(Loudness recruitment) – a more rapid growth in loudness in the ear with cochlear pathology than in normal ear

- presents problems when trying to fit patient with a hearing aid. (Small changes in intensity seem like sound changes in magnitude)

Persons with SN HL may have some speech abnormalities depending on severity and age of onset. May include: misarticulated speech, poor monitoring skills without hearing aid (i.e. may speak at levels that are inappropriately loud).
Loudness recruitment:
- Happens with Sensorineural Hearing loss / Cochlear pathology

- defined as a more rapid growth in loudness in the ear with cochlear pathology than for the normal hearing ear.

-This presents problems when trying to fit patient with a hearing aid.

- Another way to say this is: Small changes in intensity seem like sound changes in magnitude
(shouting is not the way to deal with HL)
SN HL
- Threshold by BC is within 5 dB of AC threshold
- Persons with SN HL may have some speech abnormalities depending on severity and age of onset. May include: misarticulated speech, poor monitoring skills without hearing aid (i.e. may speak at levels that are inappropriately loud).

- Can be born with SN HL or can acquire it

- One of the most common characteristics of patients with SN HL is that they hear speech, but cannot understand it (except for profound HL)
Causes of Cochlear Pathologies in Infants
High risk factors
JCIH- Joint Commission on Infant hearing (Factors associated with permanent congenital, or progressive HL in childhood: Caregiver concern, family history of childhood HL, Neonatal intensive care unit >5days or any of the diseases below, in-utero infections, and any physical findings (like ear tags, or white forelock, ect.)

These factors may require that newborn be placed in the Neonatal Intensive Care Unit (NICU)
Viral or bacterial disease
Infectious diseases frequently transmitted to infant by mother in utero.
Condition is referred to as pre-natal (refers to something that occurs to the fetus before birth), congenital (implies before birth but usually before the 28th week of gestation), or perinatal (Occurring during birth or from 28th week of gestation to 7 days after delivery)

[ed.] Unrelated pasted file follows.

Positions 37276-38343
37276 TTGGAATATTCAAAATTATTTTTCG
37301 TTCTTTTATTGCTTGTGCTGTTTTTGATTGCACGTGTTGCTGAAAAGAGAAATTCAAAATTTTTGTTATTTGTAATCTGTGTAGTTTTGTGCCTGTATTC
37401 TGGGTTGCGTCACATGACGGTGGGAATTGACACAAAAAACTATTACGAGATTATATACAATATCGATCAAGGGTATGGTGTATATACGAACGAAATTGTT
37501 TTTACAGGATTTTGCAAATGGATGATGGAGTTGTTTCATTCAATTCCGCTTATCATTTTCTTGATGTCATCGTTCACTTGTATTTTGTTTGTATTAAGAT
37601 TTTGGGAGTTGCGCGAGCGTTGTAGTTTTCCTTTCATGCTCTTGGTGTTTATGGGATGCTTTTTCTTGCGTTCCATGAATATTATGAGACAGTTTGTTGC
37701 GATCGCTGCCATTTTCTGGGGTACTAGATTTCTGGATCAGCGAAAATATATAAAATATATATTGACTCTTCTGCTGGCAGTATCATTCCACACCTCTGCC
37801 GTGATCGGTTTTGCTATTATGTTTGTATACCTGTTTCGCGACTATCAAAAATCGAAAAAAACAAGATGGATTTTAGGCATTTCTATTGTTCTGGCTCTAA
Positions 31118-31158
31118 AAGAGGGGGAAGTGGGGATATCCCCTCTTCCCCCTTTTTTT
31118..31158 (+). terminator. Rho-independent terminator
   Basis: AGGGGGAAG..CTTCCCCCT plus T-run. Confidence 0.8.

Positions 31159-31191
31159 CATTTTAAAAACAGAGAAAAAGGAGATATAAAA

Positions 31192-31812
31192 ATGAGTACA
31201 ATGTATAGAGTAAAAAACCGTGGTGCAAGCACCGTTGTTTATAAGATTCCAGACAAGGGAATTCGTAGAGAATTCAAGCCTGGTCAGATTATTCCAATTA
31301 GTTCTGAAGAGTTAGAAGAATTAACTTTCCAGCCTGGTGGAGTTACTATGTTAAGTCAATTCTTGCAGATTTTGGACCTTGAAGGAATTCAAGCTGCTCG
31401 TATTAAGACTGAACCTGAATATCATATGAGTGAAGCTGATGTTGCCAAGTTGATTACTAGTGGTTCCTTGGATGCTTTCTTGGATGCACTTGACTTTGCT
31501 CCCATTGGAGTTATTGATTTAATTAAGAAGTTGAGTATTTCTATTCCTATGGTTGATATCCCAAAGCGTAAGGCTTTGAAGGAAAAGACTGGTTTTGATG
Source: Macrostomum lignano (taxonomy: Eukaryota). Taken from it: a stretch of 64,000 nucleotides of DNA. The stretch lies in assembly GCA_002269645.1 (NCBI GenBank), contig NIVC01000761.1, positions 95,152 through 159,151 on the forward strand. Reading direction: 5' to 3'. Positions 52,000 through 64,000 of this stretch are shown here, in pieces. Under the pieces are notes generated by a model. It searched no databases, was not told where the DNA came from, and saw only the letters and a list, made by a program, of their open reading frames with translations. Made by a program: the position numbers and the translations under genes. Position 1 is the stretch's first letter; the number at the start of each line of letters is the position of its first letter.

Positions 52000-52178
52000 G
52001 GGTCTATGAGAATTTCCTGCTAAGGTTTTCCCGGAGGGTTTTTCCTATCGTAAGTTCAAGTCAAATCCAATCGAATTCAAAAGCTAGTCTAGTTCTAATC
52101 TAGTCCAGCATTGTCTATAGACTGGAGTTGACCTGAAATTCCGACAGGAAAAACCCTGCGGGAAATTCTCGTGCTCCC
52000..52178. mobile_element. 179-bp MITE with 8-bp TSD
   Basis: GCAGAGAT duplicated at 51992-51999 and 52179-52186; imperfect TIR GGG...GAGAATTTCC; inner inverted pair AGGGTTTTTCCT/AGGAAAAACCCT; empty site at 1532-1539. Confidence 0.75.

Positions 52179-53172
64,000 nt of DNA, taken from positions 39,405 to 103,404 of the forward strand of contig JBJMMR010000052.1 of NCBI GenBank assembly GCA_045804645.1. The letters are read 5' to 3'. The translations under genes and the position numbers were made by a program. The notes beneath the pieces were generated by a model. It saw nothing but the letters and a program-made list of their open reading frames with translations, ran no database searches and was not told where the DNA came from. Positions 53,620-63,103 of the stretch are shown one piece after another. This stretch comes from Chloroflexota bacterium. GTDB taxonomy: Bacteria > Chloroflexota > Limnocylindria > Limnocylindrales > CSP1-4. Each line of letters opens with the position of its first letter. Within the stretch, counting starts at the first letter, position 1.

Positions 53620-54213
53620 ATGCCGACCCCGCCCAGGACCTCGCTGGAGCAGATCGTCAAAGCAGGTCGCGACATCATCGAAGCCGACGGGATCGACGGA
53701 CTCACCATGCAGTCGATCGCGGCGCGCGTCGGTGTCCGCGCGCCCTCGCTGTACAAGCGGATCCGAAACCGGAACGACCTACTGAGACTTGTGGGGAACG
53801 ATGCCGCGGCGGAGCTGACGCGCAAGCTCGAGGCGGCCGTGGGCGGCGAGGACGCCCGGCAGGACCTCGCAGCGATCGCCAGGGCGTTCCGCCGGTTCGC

Disease can also occur later in life and this is referred to as postnatal.
JCIH:
Joint Commission on Infant hearing
Factors associated with permanent congenital, or progressive HL in childhood:
Caregiver concern
Family history of childhood HL
Neonatal intensive care unit >5days
Any of the diseases; Hyperbilirubinemia, Persistent pulmonary hypertension in newborn (PPHN) , Extra Corporeal Membrane Oxygenation (ECMO, exposure to ototoxic medications, or asphyxia
Any physical findings (like ear tags, or white forelock, ECT.)

These factors may require that newborn be placed in the Neonatal Intensive Care Unit (NICU)
Viral or bacterial disease in newborns
Infectious diseases frequently transmitted to infant by mother in utero.

Condition is referred to as pre-natal
- refers to something that occurs to the fetus before birth
- congenital- implies before birth but usually before the 28th week of gestation
- perinatal- Occurring during birth or from 28th week of gestation to 7 days after delivery

Disease can also occur later in life and this is referred to as postnatal.
Pre-natal:
Refers to something that occurs to the fetus before birth
Congenital:

(In respect to infant birth)
Implies before birth but usually before the 28th week of gestation
Perinatal:
Occurring during birth or from 28th week of gestation to 7 days after delivery; occurred or developed right before or right after birth
Postnatal:
Disease can also occur later in life
Hyperbilirubinemia-
bilirubin levels are excessively high; jaundice; cannot clear bilirubin like it should; if jaundice is so great that it requires a blood transfusion and puts them at high risk for HL
Persistent pulmonary hypertension in newborn (PPHN) –
Typically occur in fullterm or post term infants

Characteristic of hypoxemia (subnormal oxygen levels in blood)

Different way for getting oxygen when they are in the womb vs. when the baby comes out of the womb
Blood pressure decreases

If baby system does not function correctly when it is born, they often get assisted ventilation
Extra Corporeal Membrane Oxygenation (ECMO)-
tube in side of neck and the non oxygenated blood drains out and oxygen is added to the blood through a pump (a treatment of PPHN)
Exposure to ototoxic medications-
(gentamycin and tobramycin) or loop diuretics (furosemide/ lasix) which decreases sodium